Gift taxes are something that most of us don't need to worry about. But, if you or someone you know has a large gift to consider, then you need to think about the gift tax effect on that decision.
For the majority of us, all we really need to know is that in 2006, there is a $12,000 exclusion that we can take advantage of (up from $11,000 in 2005). That is, if you want to give something of value to someone (either cash or other property), you can give up to $12,000 to that person every year without worrying too much about gift taxes.
So, if you own a small business that is worth, say, $60,000, you can give $12,000 worth of stock in the business every year, for 5 years, to your child, in order to transfer the entire business to them. Or, you can give $12,000 each to your 5 children and the transfer can be complete in 1 year. As long as no one receives more than $12,000 in one year, no gift tax will be owed when the gift is made and the gift will not be taxed at death as part of the estate tax.
Note the connection to estate taxes. This was done so that whether your estate is taxed at your death, or when you give it away while still living, the IRS will get some portion of it at some time. But, as I noted, both these taxes are not likely to affect the majority of taxpayers. Right now, the gift tax exclusion over a lifetime is $1,000,000. So, you will have to give away that much before you pay any gift taxes. The estate tax exclusion is even higher. For 2006, it is $2,000,000.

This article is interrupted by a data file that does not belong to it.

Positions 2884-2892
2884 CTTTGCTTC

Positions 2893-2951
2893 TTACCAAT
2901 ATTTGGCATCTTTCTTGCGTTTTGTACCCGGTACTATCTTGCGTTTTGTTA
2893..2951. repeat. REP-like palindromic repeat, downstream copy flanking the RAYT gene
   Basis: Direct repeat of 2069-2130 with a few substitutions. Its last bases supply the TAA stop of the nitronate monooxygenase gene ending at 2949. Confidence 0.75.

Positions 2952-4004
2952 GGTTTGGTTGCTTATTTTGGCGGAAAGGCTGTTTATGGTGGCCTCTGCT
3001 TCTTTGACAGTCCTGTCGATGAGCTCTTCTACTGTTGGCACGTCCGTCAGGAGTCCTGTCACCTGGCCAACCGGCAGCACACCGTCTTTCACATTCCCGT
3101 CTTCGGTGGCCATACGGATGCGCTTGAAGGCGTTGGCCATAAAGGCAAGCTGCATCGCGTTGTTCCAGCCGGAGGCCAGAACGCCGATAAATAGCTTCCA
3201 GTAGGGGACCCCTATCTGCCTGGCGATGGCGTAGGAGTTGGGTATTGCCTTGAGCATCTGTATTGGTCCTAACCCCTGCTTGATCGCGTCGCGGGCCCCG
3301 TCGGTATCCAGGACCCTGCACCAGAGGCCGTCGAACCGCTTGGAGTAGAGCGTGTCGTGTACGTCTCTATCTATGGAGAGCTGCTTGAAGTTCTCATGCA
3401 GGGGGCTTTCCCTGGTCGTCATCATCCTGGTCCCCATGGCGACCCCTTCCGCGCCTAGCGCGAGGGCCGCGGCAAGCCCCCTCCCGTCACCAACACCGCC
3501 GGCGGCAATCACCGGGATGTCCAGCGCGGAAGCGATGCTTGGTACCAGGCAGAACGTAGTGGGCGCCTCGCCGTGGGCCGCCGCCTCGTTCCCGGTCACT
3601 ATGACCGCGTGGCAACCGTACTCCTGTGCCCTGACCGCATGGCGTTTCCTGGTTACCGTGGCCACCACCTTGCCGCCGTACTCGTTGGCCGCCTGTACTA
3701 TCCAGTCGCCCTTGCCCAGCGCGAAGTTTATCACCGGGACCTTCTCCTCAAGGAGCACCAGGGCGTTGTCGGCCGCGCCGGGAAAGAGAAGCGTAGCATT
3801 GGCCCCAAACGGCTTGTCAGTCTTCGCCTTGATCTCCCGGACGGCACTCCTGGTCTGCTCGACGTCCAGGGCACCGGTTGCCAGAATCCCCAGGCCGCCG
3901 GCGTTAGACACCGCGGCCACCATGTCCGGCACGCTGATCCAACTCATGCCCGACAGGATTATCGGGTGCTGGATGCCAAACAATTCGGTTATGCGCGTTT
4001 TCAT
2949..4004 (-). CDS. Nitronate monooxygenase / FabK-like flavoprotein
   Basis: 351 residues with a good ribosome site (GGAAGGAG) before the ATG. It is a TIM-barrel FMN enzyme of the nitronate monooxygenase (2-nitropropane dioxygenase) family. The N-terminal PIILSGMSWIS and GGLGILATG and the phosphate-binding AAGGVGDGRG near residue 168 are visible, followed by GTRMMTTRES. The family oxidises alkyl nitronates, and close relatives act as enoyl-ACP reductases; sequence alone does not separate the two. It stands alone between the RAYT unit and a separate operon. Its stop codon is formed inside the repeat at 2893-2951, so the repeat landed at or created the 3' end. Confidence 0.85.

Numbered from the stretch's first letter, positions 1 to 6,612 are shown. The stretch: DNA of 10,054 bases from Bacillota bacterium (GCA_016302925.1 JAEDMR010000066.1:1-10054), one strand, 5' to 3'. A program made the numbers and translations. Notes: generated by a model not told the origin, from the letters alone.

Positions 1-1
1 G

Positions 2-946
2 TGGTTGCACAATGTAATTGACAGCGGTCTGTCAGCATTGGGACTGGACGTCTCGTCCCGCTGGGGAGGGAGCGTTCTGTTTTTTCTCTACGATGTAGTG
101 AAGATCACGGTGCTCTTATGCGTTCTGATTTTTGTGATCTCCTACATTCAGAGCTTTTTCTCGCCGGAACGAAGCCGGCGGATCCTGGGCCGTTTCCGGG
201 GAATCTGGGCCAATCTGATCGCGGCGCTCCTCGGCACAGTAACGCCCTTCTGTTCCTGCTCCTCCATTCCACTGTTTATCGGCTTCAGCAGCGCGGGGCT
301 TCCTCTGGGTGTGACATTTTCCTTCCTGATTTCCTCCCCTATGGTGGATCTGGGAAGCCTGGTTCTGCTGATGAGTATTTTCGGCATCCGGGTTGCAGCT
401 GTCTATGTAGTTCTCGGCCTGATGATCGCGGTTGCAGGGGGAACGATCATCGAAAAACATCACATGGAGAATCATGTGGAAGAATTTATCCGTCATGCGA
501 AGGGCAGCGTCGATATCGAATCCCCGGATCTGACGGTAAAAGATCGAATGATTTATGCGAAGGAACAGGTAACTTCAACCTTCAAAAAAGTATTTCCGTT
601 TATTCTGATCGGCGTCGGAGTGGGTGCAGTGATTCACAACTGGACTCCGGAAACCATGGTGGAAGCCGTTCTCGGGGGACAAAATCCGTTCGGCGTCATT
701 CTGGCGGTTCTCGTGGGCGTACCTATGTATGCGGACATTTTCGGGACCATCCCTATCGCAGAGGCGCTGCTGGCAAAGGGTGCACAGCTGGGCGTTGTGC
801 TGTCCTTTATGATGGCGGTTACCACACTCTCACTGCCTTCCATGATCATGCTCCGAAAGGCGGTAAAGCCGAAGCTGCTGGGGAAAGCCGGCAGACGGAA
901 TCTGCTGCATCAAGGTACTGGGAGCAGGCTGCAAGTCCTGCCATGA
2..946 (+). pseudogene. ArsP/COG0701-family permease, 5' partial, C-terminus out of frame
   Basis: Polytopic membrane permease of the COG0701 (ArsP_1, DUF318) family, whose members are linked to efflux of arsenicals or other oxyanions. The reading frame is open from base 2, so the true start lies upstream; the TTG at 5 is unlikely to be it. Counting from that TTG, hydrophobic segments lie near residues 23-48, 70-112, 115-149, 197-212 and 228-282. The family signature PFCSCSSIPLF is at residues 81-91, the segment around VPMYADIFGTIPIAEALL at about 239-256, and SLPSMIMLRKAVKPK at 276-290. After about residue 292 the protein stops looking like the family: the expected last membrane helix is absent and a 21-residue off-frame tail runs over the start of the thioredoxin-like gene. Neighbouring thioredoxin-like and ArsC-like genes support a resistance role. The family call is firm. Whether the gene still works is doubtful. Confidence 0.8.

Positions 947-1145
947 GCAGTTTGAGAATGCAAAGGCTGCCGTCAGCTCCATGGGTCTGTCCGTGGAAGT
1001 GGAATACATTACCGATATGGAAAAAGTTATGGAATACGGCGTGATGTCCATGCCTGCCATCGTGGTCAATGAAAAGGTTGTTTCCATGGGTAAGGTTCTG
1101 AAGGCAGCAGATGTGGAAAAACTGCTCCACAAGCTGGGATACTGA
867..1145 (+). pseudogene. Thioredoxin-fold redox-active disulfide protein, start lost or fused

As an example, if you gave your $60,000 small business to your child all in one year, you would be required to report that gift on a gift tax return. You would be able to exclude $12,000 as a gift exclusion in that year to your child, and $48,000 would be subject to gift taxes. However, you have the $1,000,000 lifetime exclusion so the amount subject to tax would be subtracted from the exclusion and no tax would be due until you gave away more than $1,000,000 during your lifetime.
In the end, if you believe you have some possible exposure to gift taxes or estate taxes, you should consult with an attorney to review your net worth and the strategies you can employ to minimize your tax exposure.